Am Sonntag (16. April 2023) geht es im Podcast um Geldmenge und Inflation. Unter anderem wird auf diese Studie der Bank für Internationalen Zahlungsausgleich eingegangen:
- „Does money growth help to explain the post-pandemic surge in inflation? Monetary aggregates have gradually lost relevance since the heyday of monetary targeting in the 1970s and 1980s as their link with inflation has weakened considerably. Consequently, they have largely disappeared from academic analysis, as well as from monetary policy design and implementation. More recently, however, they have enjoyed a certain revival, as the surprising resurgence of inflation has gone hand in hand with increases in the money stock in a number of jurisdictions prominent in economic debates….“ – bto: Das kann man wohl sagen. Es gab eine allgemeine Tendenz, die Geldmengen nicht mehr für relevant zu erachten.
- „In considering the link between money growth and inflation, it is useful to think of inflation as a two- regime process, with transitions from the low- to the high-inflation regime that are potentially self- reinforcing. Recent analysis has documented that inflation behaves very differently in the two regimes. In the low-inflation regime, ie when inflation has settled at a low and stable level, measured inflation mostly reflects the short-lived effects of largely uncorrelated sector- specific price changes – ie the importance of the ‘common component’ of price changes is low – while wages and prices are only loosely linked. As a result, the inflation process has certain self-stabilising properties. In the high-inflation regime, by contrast, sectoral price changes are much more correlated, inflation is more sensitive to changes in salient prices, such as those of food and energy, or the exchange rate, and wages and prices are more tightly linked. As inflation rises and the importance of thecommon component increases, price hikes become more similar and synchronised, acting as a kind of coordinating device for agents’ decisions. This, in turn, increases the likelihood of wage-price spirals.“ – bto: Es kommt also auf das Umfeld an. Auch das verwundert nicht.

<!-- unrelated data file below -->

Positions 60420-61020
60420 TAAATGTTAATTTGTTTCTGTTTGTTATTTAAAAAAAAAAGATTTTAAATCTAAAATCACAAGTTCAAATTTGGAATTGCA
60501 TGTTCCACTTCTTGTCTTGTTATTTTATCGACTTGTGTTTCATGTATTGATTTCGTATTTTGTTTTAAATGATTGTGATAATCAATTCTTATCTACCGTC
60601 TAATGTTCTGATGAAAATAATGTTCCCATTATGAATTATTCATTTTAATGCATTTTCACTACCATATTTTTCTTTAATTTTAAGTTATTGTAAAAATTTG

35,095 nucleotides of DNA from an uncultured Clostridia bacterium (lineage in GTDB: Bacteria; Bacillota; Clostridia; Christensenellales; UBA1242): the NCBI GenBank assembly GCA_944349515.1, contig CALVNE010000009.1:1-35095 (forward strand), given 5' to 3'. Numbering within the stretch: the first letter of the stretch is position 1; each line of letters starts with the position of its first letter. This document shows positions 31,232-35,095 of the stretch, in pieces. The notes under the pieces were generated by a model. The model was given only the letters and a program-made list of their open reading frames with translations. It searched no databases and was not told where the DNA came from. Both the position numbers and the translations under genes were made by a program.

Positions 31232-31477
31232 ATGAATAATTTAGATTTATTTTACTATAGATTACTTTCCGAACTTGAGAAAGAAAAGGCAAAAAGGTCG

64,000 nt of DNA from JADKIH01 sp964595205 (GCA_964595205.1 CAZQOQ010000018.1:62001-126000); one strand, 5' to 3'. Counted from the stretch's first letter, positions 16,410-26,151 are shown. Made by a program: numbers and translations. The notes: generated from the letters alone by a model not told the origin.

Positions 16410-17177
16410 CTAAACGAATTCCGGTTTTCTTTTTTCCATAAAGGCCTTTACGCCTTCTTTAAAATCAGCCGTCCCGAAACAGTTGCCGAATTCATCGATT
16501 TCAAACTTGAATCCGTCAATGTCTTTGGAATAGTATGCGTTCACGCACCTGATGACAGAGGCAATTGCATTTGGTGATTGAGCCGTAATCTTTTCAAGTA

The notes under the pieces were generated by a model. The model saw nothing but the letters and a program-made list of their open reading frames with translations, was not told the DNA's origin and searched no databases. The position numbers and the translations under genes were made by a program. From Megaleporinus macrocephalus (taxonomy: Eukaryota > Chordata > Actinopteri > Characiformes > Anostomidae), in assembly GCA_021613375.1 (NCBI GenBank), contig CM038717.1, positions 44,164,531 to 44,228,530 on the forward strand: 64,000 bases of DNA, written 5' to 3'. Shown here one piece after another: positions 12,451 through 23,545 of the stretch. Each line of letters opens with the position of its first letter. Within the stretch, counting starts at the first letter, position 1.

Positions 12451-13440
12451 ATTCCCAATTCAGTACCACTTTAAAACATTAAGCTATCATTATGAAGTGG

Und dann haben sie es untersucht:
„Panel A illustrates the long-run relationship between inflation and ‚excess money growth‘ – the difference between money growth and real GDP growth – in a large sample of advanced economies (AEs) and emerging market economies (EMEs) for the period 1951–2021 using annual data. The graph displays the relationship between these two variables based on non-overlapping 10-year averages. When the observations from all countries are pooled, the standard relationship emerges clearly: there is a precisely estimated one-to-one link between excess money growth and inflation. But, as shown in panel B, if we split the observations into high- and low-inflation ones using different 10-year average inflation rate thresholds, we see that this relationship exists only when the inflation threshold moves out of the ‚low-inflation regime region‘. Moreover, as expected, the difference narrows noticeably as the inflation threshold increases further.“ – bto: Die Geldmenge spielt also nur dann eine Rolle, wenn die Inflation schon ins Laufen gekommen ist.
In einer Fußnote stellen die Autoren ergänzend fest:
- „Specifically, even if money turns out to have a close link with inflation whenever transitions are under way, there may be surges in inflation that are not followed by transitions. Indeed, this is what tended to happen during the low-inflation regime, when, for instance, money growth sometimes coincided with asset price ‚inflation‘ rather than inflation in goods and services.“ – bto: Genau das haben wir in den letzten Jahren erlebt.
- „But the test can be made more demanding: could incorporating information about money growth have helped to improve the forecasts of professional economists? This is a tougher test because these forecasts presumably contained all the information available to forecasters when they were making their projections. The answer appears to be ‚yes‘. Across countries, there is a statistically and economically significant positive relationship between excess money growth in 2020 and professional forecasters’ misses of inflation in 2021 and 2022 (Consensus Economics forecasts) (Graph 3, panel B). That is, the underprediction of inflation was greater for those countries that saw higher excess money growth during the pandemic.“ – bto: … weil man nicht darauf geachtet hat.
Fazit: „(…) the findings are based on just one episode, albeit one that is broadly shared across countries. The acid test will come in the years ahead. Having said all this, the findings give pause for thought. Might the neglect of monetary aggregates have gone too far? In the end, only time will tell.“ – bto: Die Geldmenge wird als Indikator wieder an Bedeutung gewinnen.